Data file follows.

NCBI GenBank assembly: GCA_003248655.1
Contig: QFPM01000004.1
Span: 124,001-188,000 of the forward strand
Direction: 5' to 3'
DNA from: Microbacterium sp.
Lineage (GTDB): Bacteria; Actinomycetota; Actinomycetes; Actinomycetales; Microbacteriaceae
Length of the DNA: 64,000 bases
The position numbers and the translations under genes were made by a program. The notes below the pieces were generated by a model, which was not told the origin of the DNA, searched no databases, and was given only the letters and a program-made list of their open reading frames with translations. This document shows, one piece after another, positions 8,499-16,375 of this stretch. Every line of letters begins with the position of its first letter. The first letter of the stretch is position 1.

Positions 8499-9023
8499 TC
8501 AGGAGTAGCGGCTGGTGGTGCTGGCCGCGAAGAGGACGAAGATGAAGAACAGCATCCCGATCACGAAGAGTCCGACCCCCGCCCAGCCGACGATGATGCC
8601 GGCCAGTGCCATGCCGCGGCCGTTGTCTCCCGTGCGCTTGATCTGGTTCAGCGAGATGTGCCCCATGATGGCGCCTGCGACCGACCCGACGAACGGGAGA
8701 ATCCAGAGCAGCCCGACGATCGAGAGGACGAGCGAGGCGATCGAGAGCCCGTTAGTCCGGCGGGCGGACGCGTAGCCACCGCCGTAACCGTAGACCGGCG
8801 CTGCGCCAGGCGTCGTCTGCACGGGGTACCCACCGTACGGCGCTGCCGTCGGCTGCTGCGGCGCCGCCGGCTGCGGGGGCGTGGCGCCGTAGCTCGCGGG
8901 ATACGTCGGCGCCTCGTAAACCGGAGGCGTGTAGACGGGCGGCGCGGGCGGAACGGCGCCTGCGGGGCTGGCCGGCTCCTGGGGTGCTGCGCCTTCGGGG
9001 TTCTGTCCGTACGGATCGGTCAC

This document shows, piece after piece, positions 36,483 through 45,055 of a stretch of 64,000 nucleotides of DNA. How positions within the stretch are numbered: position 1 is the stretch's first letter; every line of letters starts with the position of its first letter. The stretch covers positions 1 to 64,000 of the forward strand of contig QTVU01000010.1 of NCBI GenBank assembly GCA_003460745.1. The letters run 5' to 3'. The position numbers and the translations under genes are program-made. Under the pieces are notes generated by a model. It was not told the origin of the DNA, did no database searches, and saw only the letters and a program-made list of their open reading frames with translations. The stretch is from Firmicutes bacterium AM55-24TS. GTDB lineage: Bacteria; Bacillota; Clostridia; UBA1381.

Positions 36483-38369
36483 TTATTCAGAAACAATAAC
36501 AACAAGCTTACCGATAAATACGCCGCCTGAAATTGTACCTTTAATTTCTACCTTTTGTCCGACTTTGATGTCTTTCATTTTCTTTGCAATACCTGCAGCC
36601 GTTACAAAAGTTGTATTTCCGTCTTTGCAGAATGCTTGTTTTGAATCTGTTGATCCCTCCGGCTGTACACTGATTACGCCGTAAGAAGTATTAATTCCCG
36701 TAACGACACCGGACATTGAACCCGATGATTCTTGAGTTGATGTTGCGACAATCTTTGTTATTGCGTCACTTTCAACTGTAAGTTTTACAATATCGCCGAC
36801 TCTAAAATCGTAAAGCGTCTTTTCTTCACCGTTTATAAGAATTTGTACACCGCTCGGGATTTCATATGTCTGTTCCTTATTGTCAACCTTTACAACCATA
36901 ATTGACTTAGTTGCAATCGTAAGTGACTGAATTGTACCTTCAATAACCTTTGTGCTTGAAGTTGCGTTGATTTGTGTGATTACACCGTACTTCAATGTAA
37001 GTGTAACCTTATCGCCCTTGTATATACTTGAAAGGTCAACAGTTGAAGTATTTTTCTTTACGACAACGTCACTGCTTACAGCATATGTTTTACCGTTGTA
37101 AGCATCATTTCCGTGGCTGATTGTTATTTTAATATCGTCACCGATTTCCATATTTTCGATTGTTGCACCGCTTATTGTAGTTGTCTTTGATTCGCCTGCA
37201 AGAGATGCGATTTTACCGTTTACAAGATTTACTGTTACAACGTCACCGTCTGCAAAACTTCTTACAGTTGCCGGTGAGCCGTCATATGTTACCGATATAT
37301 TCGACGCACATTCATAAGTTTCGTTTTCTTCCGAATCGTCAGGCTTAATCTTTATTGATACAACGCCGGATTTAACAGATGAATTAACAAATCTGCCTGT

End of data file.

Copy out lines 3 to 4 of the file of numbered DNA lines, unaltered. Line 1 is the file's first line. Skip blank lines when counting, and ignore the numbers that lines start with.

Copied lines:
Span: 124,001-188,000 of the forward strand
Direction: 5' to 3'